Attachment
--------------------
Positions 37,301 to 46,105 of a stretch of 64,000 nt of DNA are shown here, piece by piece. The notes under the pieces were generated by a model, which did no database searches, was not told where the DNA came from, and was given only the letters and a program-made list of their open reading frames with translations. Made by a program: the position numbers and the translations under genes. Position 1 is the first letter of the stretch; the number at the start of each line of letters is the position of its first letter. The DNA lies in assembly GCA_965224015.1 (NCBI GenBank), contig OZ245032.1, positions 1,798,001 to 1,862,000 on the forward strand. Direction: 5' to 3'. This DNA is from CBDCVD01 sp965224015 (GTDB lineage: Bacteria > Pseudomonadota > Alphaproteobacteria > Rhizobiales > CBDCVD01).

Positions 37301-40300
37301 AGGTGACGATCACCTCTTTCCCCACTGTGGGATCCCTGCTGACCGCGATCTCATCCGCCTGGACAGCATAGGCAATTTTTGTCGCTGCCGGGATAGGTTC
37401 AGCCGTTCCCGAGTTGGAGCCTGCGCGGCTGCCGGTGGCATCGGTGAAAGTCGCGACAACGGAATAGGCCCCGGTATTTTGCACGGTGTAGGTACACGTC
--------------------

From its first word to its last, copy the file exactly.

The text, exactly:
Positions 37,301 to 46,105 of a stretch of 64,000 nt of DNA are shown here, piece by piece. The notes under the pieces were generated by a model, which did no database searches, was not told where the DNA came from, and was given only the letters and a program-made list of their open reading frames with translations. Made by a program: the position numbers and the translations under genes. Position 1 is the first letter of the stretch; the number at the start of each line of letters is the position of its first letter. The DNA lies in assembly GCA_965224015.1 (NCBI GenBank), contig OZ245032.1, positions 1,798,001 to 1,862,000 on the forward strand. Direction: 5' to 3'. This DNA is from CBDCVD01 sp965224015 (GTDB lineage: Bacteria > Pseudomonadota > Alphaproteobacteria > Rhizobiales > CBDCVD01).

Positions 37301-40300
37301 AGGTGACGATCACCTCTTTCCCCACTGTGGGATCCCTGCTGACCGCGATCTCATCCGCCTGGACAGCATAGGCAATTTTTGTCGCTGCCGGGATAGGTTC
37401 AGCCGTTCCCGAGTTGGAGCCTGCGCGGCTGCCGGTGGCATCGGTGAAAGTCGCGACAACGGAATAGGCCCCGGTATTTTGCACGGTGTAGGTACACGTC